Screen shot via Climate Central

This past Saturday, as millions of protesters around the globe took part in Women’s Marches, a small handful of New York residents could be seen strolling along the newly-fortified coast of Sea Gate, a gated community at the western tip of Coney Island. The U.S. Army Corps of Engineers recently completed a $25 million project here, creating a system of four enormous T-Groin breakwaters off the coast of Brooklyn.

Despite this, Sea Gate remains one of the most at-risk and unprotected neighborhoods in New York City, and many homes here are still fronted by nothing more than a corroded sea wall or a chain link fence along a pile of rocky debris. This majority-Republican neighborhood, where Trump received 63.7 percent of the vote, will no doubt experience enormous damage in future storms, as Coney Island is slowly inundated by the sea.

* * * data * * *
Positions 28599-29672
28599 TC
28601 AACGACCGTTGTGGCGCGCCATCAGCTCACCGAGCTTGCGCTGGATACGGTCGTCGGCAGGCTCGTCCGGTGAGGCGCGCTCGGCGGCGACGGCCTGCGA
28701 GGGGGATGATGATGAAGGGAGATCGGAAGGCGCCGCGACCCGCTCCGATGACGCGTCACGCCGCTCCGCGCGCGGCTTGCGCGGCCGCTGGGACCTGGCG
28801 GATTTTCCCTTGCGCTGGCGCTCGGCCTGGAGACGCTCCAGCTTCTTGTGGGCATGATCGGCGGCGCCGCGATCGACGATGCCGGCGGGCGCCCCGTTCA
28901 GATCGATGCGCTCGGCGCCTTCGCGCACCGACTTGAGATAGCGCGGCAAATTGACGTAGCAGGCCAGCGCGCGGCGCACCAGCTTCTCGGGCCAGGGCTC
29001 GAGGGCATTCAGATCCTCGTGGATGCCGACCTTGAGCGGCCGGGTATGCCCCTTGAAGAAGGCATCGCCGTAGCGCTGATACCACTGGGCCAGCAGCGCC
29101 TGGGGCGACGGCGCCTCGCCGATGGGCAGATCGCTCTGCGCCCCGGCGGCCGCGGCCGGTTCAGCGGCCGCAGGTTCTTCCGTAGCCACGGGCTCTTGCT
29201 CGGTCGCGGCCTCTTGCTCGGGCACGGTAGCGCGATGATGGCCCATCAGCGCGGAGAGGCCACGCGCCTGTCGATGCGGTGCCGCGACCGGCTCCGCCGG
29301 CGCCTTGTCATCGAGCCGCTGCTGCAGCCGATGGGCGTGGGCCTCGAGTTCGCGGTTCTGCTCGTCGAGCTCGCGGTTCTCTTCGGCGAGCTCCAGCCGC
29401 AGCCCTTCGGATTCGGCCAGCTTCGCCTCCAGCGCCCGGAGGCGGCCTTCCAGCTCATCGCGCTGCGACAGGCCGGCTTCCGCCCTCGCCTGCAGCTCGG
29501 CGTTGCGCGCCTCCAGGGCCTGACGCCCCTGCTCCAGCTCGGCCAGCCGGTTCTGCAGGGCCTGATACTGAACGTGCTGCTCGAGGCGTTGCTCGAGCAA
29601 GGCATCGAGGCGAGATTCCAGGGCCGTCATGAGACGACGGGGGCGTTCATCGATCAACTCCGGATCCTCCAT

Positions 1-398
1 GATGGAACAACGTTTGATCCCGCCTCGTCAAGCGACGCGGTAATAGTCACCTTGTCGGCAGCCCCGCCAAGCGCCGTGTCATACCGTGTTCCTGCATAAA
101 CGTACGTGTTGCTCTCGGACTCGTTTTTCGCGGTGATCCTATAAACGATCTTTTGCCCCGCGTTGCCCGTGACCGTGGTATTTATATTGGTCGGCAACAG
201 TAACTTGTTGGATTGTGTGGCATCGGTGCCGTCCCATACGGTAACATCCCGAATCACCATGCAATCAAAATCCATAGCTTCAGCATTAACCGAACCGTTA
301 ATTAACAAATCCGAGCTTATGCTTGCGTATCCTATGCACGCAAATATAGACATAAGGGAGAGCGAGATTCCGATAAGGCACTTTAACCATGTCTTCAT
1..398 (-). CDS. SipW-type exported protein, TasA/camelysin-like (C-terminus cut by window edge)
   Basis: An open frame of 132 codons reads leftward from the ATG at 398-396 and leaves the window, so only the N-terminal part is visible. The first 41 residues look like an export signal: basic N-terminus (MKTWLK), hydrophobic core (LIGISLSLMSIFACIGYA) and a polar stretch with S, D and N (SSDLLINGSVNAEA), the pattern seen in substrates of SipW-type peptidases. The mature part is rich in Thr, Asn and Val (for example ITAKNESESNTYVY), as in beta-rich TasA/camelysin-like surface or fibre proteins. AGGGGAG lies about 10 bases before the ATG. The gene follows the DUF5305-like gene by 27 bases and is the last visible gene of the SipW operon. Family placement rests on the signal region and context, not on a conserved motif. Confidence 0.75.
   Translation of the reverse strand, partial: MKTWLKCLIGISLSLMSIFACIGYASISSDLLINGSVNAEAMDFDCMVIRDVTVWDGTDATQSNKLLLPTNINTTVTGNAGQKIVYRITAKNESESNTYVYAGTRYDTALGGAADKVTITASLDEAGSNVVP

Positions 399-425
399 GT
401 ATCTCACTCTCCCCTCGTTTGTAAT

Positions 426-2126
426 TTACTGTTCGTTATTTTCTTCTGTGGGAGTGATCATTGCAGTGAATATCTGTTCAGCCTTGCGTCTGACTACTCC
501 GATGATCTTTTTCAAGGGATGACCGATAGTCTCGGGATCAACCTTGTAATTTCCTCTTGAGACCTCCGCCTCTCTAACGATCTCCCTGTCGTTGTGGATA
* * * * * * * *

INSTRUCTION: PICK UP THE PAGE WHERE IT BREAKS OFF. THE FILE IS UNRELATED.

“Even locals who believe climate change is real have a hard time grasping that their city will almost certainly be flooded beyond recognition,” wrote Andrew Rice in New York. “If sea-level rise reaches 2.5 feet, the floodplain for a hundred-year storm will expand to nearly a quarter of the city…. that could happen by 2050.”

Although the current president may deny the impending disasters that climate change will create, his supporters in New York City are living on the front lines of sea level rise, and they are actively preparing for a future shaped by global warming.